But he had an ace up his sleeve: his wife, Cristina Fernández de Kirchner, was going to become the first woman elected president by popular vote in Argentine history. Some Argentines believed that she would fix her husband’s mistakes.
During her first year, she faced several political confrontations and internal conflicts. Cases of corruption, which had begun before she was elected, started to surface on the front pages of newspapers. Once president, she appointed many controversial and polemical ministers. It was a sign that there would be no drastic change. In addition, Néstor Kirchner continued exerting political power in spite of not holding an official position.
The new president faced a huge conflict with rural leaders. “Resolution 125,” raised taxes on farm exports (mainly the soybean, called “Argentine petroleum”), sparking a 120-day dispute, during which the country was paralyzed. Finally, Cabinet Chief Alberto Fernández resigned, breaking the impasse.
The “Suitcase” Scandal and the Skanska Case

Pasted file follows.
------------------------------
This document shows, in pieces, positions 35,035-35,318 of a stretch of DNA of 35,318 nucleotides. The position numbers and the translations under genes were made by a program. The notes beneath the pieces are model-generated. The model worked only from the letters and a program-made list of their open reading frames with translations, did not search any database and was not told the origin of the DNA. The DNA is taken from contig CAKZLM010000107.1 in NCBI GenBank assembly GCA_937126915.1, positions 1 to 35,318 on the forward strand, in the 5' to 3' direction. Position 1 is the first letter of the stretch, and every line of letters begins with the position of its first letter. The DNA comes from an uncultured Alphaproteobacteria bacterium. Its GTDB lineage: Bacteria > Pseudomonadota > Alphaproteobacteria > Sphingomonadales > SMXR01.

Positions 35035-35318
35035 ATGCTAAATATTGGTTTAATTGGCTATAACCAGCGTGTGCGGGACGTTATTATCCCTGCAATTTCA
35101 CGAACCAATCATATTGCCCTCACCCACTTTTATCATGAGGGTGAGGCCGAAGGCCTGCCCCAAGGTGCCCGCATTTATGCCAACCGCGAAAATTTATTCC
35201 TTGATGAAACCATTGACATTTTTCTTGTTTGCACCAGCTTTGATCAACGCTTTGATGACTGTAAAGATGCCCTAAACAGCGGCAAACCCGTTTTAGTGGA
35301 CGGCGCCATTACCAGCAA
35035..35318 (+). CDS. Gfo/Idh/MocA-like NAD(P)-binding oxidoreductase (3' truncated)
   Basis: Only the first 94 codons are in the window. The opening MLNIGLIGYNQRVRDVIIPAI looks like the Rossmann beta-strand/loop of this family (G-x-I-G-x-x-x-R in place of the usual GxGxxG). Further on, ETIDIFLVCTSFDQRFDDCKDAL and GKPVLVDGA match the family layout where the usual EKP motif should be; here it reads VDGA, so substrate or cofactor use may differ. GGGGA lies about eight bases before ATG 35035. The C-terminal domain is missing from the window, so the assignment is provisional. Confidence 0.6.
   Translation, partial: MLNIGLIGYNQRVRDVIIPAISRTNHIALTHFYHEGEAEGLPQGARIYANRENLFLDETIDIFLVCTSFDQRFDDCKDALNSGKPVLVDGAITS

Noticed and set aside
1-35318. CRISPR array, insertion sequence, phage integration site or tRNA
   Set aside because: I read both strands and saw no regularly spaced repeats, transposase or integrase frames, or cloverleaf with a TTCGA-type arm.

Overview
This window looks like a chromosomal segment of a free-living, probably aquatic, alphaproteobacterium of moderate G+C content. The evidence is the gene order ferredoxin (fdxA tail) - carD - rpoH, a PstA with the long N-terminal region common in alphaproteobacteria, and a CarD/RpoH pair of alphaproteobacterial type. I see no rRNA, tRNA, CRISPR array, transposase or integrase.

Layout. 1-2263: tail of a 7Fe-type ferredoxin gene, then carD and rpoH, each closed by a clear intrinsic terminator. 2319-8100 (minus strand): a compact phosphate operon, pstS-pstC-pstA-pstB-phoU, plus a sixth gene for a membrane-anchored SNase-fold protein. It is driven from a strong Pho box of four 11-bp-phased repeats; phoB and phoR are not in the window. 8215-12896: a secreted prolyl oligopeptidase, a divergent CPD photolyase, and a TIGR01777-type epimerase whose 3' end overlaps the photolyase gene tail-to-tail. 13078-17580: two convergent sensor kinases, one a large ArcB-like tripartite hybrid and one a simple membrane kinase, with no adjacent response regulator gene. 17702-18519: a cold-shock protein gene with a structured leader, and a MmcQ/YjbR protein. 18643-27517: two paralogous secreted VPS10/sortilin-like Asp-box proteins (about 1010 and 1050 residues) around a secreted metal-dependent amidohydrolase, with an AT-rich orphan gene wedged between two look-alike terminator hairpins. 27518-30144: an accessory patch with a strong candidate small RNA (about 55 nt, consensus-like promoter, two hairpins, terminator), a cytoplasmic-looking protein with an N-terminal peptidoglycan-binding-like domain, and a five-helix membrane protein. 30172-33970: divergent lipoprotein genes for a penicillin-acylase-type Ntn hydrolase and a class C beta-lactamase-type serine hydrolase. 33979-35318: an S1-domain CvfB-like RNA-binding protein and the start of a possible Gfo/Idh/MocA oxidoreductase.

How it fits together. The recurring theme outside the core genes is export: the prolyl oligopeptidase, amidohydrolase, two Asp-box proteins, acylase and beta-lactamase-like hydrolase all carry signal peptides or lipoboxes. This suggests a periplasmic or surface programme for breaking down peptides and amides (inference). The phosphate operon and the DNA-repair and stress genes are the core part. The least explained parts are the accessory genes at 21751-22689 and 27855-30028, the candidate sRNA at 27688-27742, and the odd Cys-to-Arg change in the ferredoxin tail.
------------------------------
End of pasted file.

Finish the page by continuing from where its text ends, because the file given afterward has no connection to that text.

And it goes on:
At the same time, the media increasingly focused on cases of corruption. Two cases previously mentioned helped to generate a negative view of the new administration: The valijagate (suitcase scandal) and the briberies in the Skanska case. Featuring corporate greed, corrupt civil servants and questionable political financing, these exemplify Argentine corruption.
Venezuelan businessman Guido Antonini Wilson arrived in Argentina Aug. 4, 2007, with civil servant Claudo Uberti—then director of the Road Concessions Control Organism (OCCOVI—Órgano de Control de Concesiones Viales) — in an airplane rented by National Energy Control Organism (ENARSA—Energía Argentina Sociedad Anónima). Coming from Caracas, the airplane landed in the Ezeiza airport, and Antonini tried to enter the country with at least 2.7 million pesos (US$800,000) that were undeclared. A customs official noticed the cash during an X-ray scan of Antonini’s luggage, and the scandal exploded. One theory came from Washington: the money was intended to finance Mrs. Kirchner’s campaign.
The president responded that this revelation was garbage. On Nov. 3, 2008, a jury in Miami found Franklin Durán — Antonini’s ex-business partner and a Venezuelan civil servant — guilty of conspiracy to hide the origin and destination of the money. Antonini collaborated with the FBI to record his conversations with Durán when he returned to the United States. Antonini declared after the verdict in Miami that the money was provided by Venezuela’s national oil company (PDVSA— Petroleos de Venezuela SA) and was destined for Cristina Kirchner’s campaign. In addition, there are indications that Antonini visited the Casa Rosada (Pink House, equivalent to the White House) two days later. Kirchner dismissed Uberti, but there has been little investigation of the incident.